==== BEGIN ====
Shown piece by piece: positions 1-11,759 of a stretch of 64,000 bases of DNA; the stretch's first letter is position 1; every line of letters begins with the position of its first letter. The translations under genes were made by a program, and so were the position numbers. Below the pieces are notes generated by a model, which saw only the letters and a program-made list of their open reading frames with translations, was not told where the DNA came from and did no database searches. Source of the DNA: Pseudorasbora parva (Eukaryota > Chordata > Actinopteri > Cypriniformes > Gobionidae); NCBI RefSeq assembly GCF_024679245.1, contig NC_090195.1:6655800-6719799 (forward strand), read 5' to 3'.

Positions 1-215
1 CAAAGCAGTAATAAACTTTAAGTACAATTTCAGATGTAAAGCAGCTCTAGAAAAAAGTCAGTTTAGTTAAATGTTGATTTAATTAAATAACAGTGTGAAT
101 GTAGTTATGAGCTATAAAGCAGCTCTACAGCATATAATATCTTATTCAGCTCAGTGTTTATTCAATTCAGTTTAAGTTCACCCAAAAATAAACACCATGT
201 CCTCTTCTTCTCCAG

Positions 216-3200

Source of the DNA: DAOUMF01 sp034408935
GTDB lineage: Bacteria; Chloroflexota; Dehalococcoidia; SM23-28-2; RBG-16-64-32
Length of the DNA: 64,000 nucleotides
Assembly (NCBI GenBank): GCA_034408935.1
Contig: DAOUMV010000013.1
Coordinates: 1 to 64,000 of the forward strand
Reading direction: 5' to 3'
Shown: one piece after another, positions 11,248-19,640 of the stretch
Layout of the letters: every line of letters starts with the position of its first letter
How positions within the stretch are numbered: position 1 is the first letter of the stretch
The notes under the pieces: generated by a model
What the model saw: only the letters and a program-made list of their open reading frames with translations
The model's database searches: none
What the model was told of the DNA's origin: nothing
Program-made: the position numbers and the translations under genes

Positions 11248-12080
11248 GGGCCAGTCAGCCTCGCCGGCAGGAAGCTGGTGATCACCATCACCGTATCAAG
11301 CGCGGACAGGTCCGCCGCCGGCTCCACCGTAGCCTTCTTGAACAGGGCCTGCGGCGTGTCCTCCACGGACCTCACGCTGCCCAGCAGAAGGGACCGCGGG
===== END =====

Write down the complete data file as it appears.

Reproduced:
Shown piece by piece: positions 1-11,759 of a stretch of 64,000 bases of DNA; the stretch's first letter is position 1; every line of letters begins with the position of its first letter. The translations under genes were made by a program, and so were the position numbers. Below the pieces are notes generated by a model, which saw only the letters and a program-made list of their open reading frames with translations, was not told where the DNA came from and did no database searches. Source of the DNA: Pseudorasbora parva (Eukaryota > Chordata > Actinopteri > Cypriniformes > Gobionidae); NCBI RefSeq assembly GCF_024679245.1, contig NC_090195.1:6655800-6719799 (forward strand), read 5' to 3'.

Positions 1-215
1 CAAAGCAGTAATAAACTTTAAGTACAATTTCAGATGTAAAGCAGCTCTAGAAAAAAGTCAGTTTAGTTAAATGTTGATTTAATTAAATAACAGTGTGAAT
101 GTAGTTATGAGCTATAAAGCAGCTCTACAGCATATAATATCTTATTCAGCTCAGTGTTTATTCAATTCAGTTTAAGTTCACCCAAAAATAAACACCATGT
201 CCTCTTCTTCTCCAG

Positions 216-3200

Source of the DNA: DAOUMF01 sp034408935
GTDB lineage: Bacteria; Chloroflexota; Dehalococcoidia; SM23-28-2; RBG-16-64-32
Length of the DNA: 64,000 nucleotides
Assembly (NCBI GenBank): GCA_034408935.1
Contig: DAOUMV010000013.1
Coordinates: 1 to 64,000 of the forward strand
Reading direction: 5' to 3'
Shown: one piece after another, positions 11,248-19,640 of the stretch
Layout of the letters: every line of letters starts with the position of its first letter
How positions within the stretch are numbered: position 1 is the first letter of the stretch
The notes under the pieces: generated by a model
What the model saw: only the letters and a program-made list of their open reading frames with translations
The model's database searches: none
What the model was told of the DNA's origin: nothing
Program-made: the position numbers and the translations under genes

Positions 11248-12080
11248 GGGCCAGTCAGCCTCGCCGGCAGGAAGCTGGTGATCACCATCACCGTATCAAG
11301 CGCGGACAGGTCCGCCGCCGGCTCCACCGTAGCCTTCTTGAACAGGGCCTGCGGCGTGTCCTCCACGGACCTCACGCTGCCCAGCAGAAGGGACCGCGGG